"There are many books viewing the world through the eyes of politicians. This is an exciting book that views nineteenth-century America through the eyes of one of its most important publishers, George Palmer Putman. Putnam's publisher's eyes are amazing lenses because of his total involvement and patronage of the leading authors of his time. He ...Read More"There are many books viewing the world through the eyes of politicians. This is an exciting book that views nineteenth-century America through the eyes of one of its most important publishers, George Palmer Putman. Putnam's publisher's eyes are amazing lenses because of his total involvement and patronage of the leading authors of his time. He toiled to give their voices greater exposure to the world". -- Patricia Schroeder, President & CEO, Association of American Publishers Inc.Read Less
Fine in Fine dust jacket. . Hardcover. Pennsylvania State University Press, 2000. 1st Edition/1st Printing. Fine Book in Fine Dust Jacket. Overall, a clean and tight copy to add to a collection or read and enjoy. Dust Jacket protected with a new archival cover. Bubble wrapped and shipped promptly in a box.
Putnam, George Palmer. 8vo. cloth, dust jacket. xv, (iii), 510 pages. First edition. Putnam (1814-1872) "was arguably the most important American publisher of the nineteenth century." Based on a study of Putnam's papers.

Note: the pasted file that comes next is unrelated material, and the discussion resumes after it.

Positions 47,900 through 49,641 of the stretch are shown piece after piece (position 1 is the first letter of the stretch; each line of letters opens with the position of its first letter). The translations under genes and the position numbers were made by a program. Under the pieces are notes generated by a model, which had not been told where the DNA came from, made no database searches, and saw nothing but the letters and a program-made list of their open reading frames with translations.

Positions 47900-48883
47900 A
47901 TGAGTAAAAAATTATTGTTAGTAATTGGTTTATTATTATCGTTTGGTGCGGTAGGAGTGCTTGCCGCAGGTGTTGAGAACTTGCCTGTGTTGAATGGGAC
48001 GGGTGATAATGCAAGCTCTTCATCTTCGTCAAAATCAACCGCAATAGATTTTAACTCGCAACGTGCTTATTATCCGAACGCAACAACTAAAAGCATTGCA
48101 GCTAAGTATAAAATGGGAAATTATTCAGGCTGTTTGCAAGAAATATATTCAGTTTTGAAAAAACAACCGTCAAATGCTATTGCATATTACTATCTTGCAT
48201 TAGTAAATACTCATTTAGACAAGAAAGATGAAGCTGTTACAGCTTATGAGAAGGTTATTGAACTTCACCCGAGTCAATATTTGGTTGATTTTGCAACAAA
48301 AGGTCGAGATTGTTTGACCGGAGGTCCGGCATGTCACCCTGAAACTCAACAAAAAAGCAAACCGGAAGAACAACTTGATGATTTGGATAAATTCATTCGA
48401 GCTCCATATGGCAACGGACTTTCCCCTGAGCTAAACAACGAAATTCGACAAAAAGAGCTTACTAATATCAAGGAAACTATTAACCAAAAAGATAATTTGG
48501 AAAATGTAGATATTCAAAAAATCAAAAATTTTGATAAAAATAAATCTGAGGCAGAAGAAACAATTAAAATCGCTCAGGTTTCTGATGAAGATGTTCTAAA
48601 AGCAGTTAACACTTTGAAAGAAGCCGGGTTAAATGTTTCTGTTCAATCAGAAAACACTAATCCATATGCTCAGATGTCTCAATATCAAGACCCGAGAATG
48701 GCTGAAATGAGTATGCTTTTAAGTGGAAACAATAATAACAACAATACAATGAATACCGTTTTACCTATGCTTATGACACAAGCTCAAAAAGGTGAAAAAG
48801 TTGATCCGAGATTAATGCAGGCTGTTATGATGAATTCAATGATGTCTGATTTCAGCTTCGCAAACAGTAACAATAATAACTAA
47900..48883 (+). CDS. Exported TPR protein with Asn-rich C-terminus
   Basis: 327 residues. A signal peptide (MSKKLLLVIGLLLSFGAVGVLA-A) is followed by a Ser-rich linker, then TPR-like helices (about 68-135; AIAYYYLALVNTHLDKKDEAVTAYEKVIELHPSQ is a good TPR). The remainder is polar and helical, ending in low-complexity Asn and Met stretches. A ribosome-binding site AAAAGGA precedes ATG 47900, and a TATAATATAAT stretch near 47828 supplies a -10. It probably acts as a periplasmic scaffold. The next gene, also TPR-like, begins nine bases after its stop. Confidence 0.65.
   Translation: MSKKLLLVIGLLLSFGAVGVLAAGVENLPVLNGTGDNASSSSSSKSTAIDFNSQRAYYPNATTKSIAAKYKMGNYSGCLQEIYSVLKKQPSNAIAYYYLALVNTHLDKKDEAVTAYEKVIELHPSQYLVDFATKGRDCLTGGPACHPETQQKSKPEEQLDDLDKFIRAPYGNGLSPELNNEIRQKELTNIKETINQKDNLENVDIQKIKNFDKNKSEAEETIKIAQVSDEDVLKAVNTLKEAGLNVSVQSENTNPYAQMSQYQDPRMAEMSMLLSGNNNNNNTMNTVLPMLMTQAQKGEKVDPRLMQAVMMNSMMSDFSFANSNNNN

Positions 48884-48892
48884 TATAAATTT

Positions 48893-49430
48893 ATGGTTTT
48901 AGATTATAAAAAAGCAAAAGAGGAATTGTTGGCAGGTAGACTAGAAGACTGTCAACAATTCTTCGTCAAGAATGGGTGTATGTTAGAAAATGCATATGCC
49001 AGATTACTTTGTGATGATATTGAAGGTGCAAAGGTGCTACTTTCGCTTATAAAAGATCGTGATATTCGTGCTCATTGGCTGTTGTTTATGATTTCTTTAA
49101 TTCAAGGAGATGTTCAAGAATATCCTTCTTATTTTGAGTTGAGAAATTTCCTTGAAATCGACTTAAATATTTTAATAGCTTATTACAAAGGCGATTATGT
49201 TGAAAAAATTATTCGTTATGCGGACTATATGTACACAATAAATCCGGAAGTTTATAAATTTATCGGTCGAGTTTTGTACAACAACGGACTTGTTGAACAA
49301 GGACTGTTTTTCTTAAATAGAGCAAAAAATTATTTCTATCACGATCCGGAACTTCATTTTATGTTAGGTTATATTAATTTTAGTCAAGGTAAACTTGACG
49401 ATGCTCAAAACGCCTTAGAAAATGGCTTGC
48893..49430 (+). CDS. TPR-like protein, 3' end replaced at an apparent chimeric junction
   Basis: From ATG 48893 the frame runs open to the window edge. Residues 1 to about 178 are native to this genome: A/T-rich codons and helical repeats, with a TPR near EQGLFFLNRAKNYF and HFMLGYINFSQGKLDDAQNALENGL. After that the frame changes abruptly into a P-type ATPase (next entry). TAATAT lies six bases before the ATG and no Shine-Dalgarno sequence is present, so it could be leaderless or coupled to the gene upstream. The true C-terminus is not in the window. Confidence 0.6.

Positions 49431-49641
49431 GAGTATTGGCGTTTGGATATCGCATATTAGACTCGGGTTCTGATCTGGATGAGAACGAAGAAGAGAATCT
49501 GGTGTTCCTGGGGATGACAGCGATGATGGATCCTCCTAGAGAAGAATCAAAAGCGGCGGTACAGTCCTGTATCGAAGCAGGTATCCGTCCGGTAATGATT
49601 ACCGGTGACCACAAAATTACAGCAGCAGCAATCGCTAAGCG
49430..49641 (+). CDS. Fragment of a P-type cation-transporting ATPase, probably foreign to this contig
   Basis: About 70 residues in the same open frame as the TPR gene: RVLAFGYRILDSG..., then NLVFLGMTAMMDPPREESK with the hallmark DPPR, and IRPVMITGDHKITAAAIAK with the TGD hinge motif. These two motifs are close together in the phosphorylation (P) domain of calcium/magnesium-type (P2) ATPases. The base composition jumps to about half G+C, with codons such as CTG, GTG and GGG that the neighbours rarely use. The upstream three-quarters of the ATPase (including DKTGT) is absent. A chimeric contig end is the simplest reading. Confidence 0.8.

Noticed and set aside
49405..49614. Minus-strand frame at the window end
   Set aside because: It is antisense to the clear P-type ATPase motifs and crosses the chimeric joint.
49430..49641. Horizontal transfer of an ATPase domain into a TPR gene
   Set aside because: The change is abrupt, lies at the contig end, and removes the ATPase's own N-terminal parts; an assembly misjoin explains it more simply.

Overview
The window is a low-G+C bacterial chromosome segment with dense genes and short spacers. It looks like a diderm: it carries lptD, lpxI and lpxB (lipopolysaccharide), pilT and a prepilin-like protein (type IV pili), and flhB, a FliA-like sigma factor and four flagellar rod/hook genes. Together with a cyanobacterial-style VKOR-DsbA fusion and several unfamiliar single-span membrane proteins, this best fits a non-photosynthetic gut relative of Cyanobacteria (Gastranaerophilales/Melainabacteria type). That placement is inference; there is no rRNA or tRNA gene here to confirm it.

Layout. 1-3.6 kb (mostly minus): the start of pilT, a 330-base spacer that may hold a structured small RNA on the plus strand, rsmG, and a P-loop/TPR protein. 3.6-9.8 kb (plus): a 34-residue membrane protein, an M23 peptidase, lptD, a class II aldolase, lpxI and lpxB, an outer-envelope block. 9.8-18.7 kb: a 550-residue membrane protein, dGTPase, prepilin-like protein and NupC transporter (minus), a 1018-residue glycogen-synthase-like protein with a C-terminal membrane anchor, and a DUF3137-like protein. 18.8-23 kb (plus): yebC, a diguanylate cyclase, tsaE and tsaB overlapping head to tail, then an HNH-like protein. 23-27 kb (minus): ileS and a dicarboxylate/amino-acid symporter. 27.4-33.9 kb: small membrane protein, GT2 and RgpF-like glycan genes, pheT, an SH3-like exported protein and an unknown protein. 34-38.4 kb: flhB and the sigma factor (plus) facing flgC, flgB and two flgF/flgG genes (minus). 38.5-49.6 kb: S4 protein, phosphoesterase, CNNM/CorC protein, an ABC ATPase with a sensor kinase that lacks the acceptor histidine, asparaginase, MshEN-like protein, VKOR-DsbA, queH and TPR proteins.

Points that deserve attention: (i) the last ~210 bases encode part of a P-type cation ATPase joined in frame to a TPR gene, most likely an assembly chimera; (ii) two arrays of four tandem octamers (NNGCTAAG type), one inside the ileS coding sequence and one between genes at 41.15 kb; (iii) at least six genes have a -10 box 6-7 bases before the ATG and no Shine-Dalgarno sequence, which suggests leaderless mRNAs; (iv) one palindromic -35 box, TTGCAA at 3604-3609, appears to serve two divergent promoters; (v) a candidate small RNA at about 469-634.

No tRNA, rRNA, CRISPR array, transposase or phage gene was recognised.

Publishers Weekly, 2000-08-18 In 1829, young George Palmer Putnam (1814-1872) arrived in New York as both the city and its book trade were burgeoning. The founder of the G.P. Putnam publishing house (along with a retail firm) in 1848 was an enterprising and creative publisher whose career prefigures many aspects of publishing today. He published huge bestsellers like Susan Warner's The Wide, Wide World (1850) and Harriet Beecher Stowe's Uncle Tom's Cabin (1852). Putnam's marketing acumen was particularly keen: he mined his backlist well, publishing various editions of his books (he created Putnam's Railway Library, to be sold at the newly created bookstalls in railway stations); he was one of the first to cultivate American authors?James Fenimore Cooper and Henry Wadsworth Longfellow were in his stable?and female writers (Catharine Maria Sedgwick was one of his core authors); he initiated tie-in projects, securing an agreement with the organizers of the New York World's Fair to be the official publisher of related books, which he sold at the exhibition as well as through normal channels; and he created an upscale literary journal, Putnam's Monthly (to rival the eminently successful Harper's Monthly), in 1852-53. Greenspan unfortunately dwells on the minutiae of Putnam's career, often in tedious fashion, while more exciting possibilities, such as Putnam's interactions with Melville and Poe, remain underexplored. Nor does Greenspan plumb Putnam's character adequately; he remains a gentlemanly cipher. In the end, this is less a portrait of a man than a fascinating look at the development of American publishing in one of its critical periods. (Sept.) Copyright 2000 Cahners Business Information.
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